London: Oil prices fell on Wednesday after an industry report on Tuesday showed a sharp increase in petroleum inventories in top consumer the United States.
If the industry data is confirmed by another set of weekly figures from the US government due out later on Wednesday, it would send the combined crude and product inventories in the world’s top economy to a record high.
US crude oil futures fell 59 cents, or 0.78%, to $75.18 a barrel by 0849 GMT. On Tuesday, prices rose modestly, snapping the decline for the previous five trading days.
ICE Brent fell 51 cents to $76.42, after flipping into a premium to the US benchmark on Tuesday.
Late on Tuesday, industry group the American Petroleum Institute (API) said US crude inventories rose by almost 5.9 million barrels last week.
The data also showed a 2 million barrel rise in gasoline inventories, which marked an unseasonal seven consecutive weeks of increases. The auto fuel stocks typically fall during the summer holidays in the United States.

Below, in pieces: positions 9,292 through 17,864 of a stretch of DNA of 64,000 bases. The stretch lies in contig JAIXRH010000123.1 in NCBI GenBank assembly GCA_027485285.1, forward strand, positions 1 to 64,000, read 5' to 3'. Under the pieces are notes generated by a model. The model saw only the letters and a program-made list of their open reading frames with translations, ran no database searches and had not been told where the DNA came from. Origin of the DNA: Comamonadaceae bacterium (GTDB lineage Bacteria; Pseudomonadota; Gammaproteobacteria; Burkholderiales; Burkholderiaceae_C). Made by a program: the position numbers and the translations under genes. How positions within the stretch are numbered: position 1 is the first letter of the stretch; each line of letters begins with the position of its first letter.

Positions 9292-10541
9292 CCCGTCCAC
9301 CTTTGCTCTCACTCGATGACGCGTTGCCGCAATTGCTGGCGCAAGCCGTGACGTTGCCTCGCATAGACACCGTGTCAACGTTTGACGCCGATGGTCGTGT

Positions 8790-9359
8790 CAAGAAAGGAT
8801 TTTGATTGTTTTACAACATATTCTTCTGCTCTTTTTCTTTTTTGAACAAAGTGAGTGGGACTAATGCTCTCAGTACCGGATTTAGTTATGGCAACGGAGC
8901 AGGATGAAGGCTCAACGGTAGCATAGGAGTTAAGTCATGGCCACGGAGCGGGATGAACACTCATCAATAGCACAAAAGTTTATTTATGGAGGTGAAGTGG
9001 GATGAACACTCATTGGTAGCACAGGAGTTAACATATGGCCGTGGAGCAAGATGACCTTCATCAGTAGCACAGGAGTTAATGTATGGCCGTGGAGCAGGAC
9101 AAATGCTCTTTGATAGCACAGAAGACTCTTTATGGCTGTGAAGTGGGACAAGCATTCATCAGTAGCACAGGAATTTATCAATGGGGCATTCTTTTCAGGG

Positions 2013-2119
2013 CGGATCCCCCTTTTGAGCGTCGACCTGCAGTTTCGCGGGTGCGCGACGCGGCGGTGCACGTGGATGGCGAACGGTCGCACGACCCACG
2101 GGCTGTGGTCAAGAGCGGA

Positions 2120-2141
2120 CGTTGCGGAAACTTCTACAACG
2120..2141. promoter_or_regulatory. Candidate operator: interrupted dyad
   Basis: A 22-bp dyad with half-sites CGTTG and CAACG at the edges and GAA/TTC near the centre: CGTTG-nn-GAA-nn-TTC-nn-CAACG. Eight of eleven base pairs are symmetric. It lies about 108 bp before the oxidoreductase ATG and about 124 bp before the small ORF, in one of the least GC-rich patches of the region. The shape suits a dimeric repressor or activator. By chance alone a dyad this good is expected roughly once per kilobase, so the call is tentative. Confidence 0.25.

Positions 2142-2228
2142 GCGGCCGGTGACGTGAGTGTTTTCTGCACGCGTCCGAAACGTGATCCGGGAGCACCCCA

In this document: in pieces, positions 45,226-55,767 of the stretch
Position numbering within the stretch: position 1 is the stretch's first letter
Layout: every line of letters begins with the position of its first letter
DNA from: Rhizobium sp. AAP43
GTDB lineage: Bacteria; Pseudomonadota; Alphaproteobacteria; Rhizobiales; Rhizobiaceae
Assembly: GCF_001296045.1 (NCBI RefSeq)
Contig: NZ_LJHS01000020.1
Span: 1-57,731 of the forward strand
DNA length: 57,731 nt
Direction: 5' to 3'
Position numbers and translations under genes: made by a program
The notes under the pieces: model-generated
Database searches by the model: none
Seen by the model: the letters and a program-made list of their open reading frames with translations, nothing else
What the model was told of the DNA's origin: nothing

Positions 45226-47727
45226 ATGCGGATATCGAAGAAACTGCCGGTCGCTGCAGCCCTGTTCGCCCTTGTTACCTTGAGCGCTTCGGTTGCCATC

Middle distillate inventories, including diesel and heating oil, rose for the 11the consecutive week. “It looks like the oil product market is very comfortably supplied and that demand conditions remain lacklustre,” said Stefan Graber, a commodities analyst with Credit Suisse in Singapore.
New York RBOB gasoline was trading 1% lower, after hitting about a three month low earlier this week.
At 9:00pm, US government’s Energy Information Administration (EIA) will release its own oil data for the week to 13 August.
Analysts in a Reuters poll taken before the release of the API data expect the government figures to show a 1 million barrel drop in total crude oil inventories and a small fall in gasoline stocks.
JBC Energy in Vienna said the EIA data would be “scrutinised” for inventory levels at Cushing in Oklahoma, the delivery point of physical US crude.
High inventories at Cushing typically push North Sea benchmark Brent crude prices to a premium to US crude. Many investors put their money in the moves of the spread between these crude oil contracts.
The premium of Brent has been around a two-month high since Tuesday. In the week to Aug. 6, Crude supplies at Cushing stood at 37.7 million barrels in the week to 6 August, just shy of a record 37.9 million barrels in mid-May.
Oil Prices are now centred near the mid-point of the $64.24-$87.15 trading range so far this year as increases in energy demand in emerging markets has been insufficient to drain ample supplies in other areas in the world.
The price level is also around the sweet spot of the $70-$80 range for the Organization of the Petroleum Exporting Countries (Opec).